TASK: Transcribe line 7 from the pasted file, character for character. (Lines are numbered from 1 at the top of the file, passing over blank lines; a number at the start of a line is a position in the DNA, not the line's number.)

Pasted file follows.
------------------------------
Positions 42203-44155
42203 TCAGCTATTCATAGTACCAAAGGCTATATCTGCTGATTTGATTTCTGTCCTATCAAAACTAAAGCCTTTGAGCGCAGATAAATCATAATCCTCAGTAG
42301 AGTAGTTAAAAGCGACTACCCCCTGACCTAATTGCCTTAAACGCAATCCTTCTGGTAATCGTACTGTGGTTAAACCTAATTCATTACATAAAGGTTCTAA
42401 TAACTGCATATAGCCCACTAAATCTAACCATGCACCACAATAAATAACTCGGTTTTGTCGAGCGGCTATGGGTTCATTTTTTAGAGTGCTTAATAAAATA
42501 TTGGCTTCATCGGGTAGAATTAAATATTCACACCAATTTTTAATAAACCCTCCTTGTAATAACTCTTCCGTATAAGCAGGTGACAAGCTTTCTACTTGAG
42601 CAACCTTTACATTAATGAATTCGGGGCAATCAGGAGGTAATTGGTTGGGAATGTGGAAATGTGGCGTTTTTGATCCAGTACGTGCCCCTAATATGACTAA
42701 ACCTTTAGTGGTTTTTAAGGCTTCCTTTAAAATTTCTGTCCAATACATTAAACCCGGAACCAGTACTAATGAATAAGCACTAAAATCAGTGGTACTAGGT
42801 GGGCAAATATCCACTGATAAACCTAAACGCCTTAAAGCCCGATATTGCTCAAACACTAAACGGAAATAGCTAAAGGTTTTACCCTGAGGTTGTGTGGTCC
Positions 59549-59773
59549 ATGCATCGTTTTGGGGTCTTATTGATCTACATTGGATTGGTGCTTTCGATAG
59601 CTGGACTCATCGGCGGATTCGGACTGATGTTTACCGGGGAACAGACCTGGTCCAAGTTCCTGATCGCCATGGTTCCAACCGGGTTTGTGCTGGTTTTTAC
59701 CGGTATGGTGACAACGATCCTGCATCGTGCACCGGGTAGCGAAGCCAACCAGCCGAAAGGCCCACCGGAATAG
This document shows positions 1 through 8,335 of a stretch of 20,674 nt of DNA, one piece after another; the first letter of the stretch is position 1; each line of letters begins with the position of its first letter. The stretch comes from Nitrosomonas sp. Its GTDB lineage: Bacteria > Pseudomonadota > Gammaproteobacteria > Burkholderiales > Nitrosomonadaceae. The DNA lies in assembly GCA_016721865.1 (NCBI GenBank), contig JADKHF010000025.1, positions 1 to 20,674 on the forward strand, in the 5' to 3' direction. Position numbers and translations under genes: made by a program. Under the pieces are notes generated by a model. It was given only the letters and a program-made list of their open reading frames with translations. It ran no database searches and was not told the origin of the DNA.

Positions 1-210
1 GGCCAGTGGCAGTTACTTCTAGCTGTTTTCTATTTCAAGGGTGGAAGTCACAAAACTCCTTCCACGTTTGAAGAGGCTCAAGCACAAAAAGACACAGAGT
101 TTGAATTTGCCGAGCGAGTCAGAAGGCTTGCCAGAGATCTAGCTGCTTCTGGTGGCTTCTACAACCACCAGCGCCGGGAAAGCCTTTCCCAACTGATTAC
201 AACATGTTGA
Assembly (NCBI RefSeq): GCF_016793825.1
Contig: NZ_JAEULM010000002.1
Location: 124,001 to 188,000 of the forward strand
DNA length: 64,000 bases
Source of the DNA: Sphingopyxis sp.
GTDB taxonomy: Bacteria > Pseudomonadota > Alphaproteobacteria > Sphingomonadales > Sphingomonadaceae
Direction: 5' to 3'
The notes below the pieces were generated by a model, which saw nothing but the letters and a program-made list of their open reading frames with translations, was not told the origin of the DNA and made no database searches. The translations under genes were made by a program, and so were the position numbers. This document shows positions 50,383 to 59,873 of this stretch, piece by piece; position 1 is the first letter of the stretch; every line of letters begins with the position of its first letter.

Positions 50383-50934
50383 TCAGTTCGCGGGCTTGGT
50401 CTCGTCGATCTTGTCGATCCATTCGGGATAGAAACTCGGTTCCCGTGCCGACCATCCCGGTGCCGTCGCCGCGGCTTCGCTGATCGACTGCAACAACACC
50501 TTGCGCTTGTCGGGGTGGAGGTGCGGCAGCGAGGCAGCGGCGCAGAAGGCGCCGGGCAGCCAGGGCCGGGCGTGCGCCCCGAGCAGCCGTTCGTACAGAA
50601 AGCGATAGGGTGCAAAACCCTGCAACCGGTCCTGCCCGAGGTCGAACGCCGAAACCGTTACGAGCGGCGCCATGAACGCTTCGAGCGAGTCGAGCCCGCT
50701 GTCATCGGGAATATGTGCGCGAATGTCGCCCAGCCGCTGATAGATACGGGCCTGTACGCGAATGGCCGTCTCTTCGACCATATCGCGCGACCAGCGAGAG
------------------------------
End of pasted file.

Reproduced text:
42701 ACCTTTAGTGGTTTTTAAGGCTTCCTTTAAAATTTCTGTCCAATACATTAAACCCGGAACCAGTACTAATGAATAAGCACTAAAATCAGTGGTACTAGGT